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Encyclopedia > Initiative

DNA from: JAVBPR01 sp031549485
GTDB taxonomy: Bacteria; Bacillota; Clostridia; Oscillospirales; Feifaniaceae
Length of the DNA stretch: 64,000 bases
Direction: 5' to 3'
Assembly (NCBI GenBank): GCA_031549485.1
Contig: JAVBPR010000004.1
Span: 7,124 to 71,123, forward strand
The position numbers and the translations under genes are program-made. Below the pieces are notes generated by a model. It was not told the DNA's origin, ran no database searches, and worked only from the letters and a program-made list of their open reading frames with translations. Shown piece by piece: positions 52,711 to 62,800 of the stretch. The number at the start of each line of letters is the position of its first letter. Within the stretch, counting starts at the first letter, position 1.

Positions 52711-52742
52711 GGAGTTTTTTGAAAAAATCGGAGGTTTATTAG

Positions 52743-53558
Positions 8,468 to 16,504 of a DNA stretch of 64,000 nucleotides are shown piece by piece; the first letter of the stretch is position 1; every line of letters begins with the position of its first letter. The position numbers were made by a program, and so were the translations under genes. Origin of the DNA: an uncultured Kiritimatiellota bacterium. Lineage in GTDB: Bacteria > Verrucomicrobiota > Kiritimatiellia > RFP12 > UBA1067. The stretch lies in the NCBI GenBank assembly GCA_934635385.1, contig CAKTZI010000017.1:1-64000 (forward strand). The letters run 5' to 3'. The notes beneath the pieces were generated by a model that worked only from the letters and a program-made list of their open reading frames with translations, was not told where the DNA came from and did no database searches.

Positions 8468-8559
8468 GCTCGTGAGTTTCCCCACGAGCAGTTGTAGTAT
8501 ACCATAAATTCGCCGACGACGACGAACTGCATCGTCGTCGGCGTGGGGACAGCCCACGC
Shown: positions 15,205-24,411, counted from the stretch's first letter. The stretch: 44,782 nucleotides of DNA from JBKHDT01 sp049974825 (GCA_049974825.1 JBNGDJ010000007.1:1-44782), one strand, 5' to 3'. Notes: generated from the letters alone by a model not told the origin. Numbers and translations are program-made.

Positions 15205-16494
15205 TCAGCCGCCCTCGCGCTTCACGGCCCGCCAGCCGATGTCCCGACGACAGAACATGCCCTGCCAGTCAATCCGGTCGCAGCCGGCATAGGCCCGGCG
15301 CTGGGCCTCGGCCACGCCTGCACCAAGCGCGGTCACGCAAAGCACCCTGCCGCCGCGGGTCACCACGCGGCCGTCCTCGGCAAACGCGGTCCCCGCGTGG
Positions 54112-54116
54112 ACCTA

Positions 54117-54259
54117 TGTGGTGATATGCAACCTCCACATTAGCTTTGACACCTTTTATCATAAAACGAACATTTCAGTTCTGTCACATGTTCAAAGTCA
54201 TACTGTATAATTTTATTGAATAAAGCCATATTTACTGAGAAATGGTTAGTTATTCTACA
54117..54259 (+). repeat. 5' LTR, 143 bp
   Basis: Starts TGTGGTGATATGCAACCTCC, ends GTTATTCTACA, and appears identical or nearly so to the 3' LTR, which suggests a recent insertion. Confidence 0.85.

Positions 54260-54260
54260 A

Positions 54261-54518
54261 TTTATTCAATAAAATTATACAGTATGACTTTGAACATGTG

In political science, the initiative (also known as popular or citizen's initiative) provides a means by which a petition signed by a certain minimum number of registered voters can force a public vote on a proposed statute, constitutional amendment, charter amendment or ordinance, or, in its minimal form, to simply oblige the executive or legislative bodies to consider the subject by submitting it to the order of the day. It is a form of direct democracy. It has also been referred to as "minority initiative," thus relating it to minority influence [1]. Furthermore, it is, in itself, a politically neutral tool, despite its name which refers it to the "people." It can be used as well for conservative proposal as for progressive ends. Initiative can mean: Look up initiative in Wiktionary, the free dictionary. ... An election is a decision making process where people choose people to hold official offices. ... The Politics series Politics Portal This box:      Politics is the process by which groups of people make decisions. ... Sortition is the method of random selection, particularly in relation to the selection of decision makers also known as allotment. ... A by-election or bye-election is a special election held to fill a political office when the incumbent has died or resigned. ... Electoral fraud is illegal interference with the process of an election. ... A show election or a sham election is an election that is held purely for show, that is, without any significant political purpose. ... A Fixed-term election is an election that occurs on a set date, and cannot be changed by the incumbent politician. ... A general election is an election in which all or most members of a given political body are up for election. ... Indirect election is a process in which voters in an election do not actually choose between candidates for an office but rather elect persons who will then make the choice. ... Rules for, and experience with, local elections vary widely across jurisdictions. ... Elections Part of the Politics series Politics Portal This box:      A referendum (plural: referendums or referenda) or plebiscite (from Latin plebiscita, originally a decree of the Concilium Plebis) is a direct vote in which an entire electorate is asked to either accept or reject a particular proposal. ... Gerrymandering is a controversial form of redistricting in which electoral district or constituency boundaries are manipulated for an electoral advantage. ... The process known as redistricting in the United States and redistribution in many Commonwealth countries is the changing of political borders (in many countries, specifically the electoral district/constituency boundaries) usually in response to periodic census results. ... Elections Part of the Politics series Politics Portal This box:      The secret ballot is a voting method in which a voters choices are confidential. ... An election is a decision making process where people choose people to hold official offices. ... Political parties Part of the Politics series Politics Portal This box:      A political party is a political organization that seeks to attain political power within a government, usually by participating in electoral campaigns. ... Voting is a method of decision making wherein a group such as a meeting or an electorate attempts to gauge its opinion—usually as a final step following discussions or debates. ... A voting system is a means of choosing between a number of options, based on the input of a number of voters. ... Elections by country gives information on elections. ... This electoral calendar lists the national/federal direct elections in the countries listed in the list of countries. ... The Politics series Politics Portal This box:      Politics is the process by which groups of people make decisions. ... Consent of the governed is a political theory that says a governments legitimacy and moral right to use state power is, or ought to be, derived from the people or society over which that power is exercised. ... Information on politics by country is available for every country, including both de jure and de facto independent states, inhabited dependent territories, as well as areas of special sovereignty. ... Political economy was the original term for the study of production, the acts of buying and selling, and their relationships to laws, customs and government. ... The Politics series Politics Portal This box:      Political history is the narrative and analysis of political events, ideas, movements, and leaders. ... The Politics series Politics Portal This box:      Political philosophy is the study of fundamental questions about the state, government, politics, liberty, justice, property, rights, law and the enforcement of a legal code by authority: what they are, why (or even if) they are needed, what makes a government legitimate, what... The Politics series Politics Portal This box:      Political Science is the field concerning the theory and practice of politics and the description and analysis of political systems and political behaviour. ... The Politics series Politics Portal This box:      International relations (IR), a branch of political science, is the study of foreign affairs and global issues among states within the international system, including the roles of states, inter-governmental organizations (IGOs), non-governmental organizations (NGOs), and multinational corporations (MNCs). ... Main International Relations Theories and derivates Realism & Neorealism Idealism, Liberalism & Neoliberalism Marxism & Dependency theory Functionalism & Neofunctionalism Critical theory & Constructivism International relations theory attempts to provide a conceptual model upon which international relations can be analyzed. ... This is a list of notable political scientists. ... Comparative politics is a huge subfield of political science that studies the various forms of government found throughout the world. ... The Politics series Politics Portal This box:      Public administration can be broadly described as the study and implementation of policy. ... The Politics series Politics Portal This box:      Bureaucracy. ... Street-level bureaucracy is a term used to refer to a public agency employee who actually performs the actions that implement laws. ... The Politics series Politics Portal This box:      Separation of powers a term coined by French political Enlightenment thinker Baron de Montesquieu[1][2], is a model for the governance of democratic states. ... The Politics series Politics Portal This box:      In law, the judiciary or judicial is the system of courts which administer justice in the name of the sovereign or state, a mechanism for the resolution of disputes. ... A legislature is a type of representative deliberative assembly with the power to adopt laws. ... Sovereignty is the exclusive right to exercise supreme political (e. ... The psychodynamics of decision-making form a basis to understand institutional functioning. ... The Politics series Politics Portal This box:      Politics is the process by which groups of people make decisions. ... An election is a decision making process where people choose people to hold official offices. ... Voting is a method of decision making wherein a group such as a meeting or an electorate attempts to gauge its opinion—usually as a final step following discussions or debates. ... Political federalism is a political philosophy in which a group of members are bound together (Latin: foedus, covenant) with a governing representative head. ... A form of government (also referred to as a system of government or a political system) is a system composed of various people, institutions and their relations in regard to the governance of a state. ... Political Ideologies Part of the Politics series Politics Portal This box:      An ideology is an organized collection of ideas. ... Political campaign Part of the Politics series Politics Portal This box:      A political campaign is an organized effort to influence the decision making process within a group. ... Political parties Part of the Politics series Politics Portal This box:      A political party is a political organization that seeks to attain political power within a government, usually by participating in electoral campaigns. ... The Politics series Politics Portal This box:      Political Science is the field concerning the theory and practice of politics and the description and analysis of political systems and political behaviour. ... Look up Petition in Wiktionary, the free dictionary. ... The Statute of Grand Duchy of Lithuania A statute is a formal, written law of a country or state, written and enacted by its legislative authority, perhaps to then be ratified by the highest executive in the government, and finally published. ... An amendment is a change to the constitution of a nation or a state. ... Ordinance can mean: A law made by a non-sovereign body such as a city council or a colony. ... Direct democracy, classically termed pure democracy,[1] comprises a form of democracy and theory of civics wherein sovereignty is lodged in the assembly of all citizens who choose to participate. ... Wikipedia does not have an article with this exact name. ...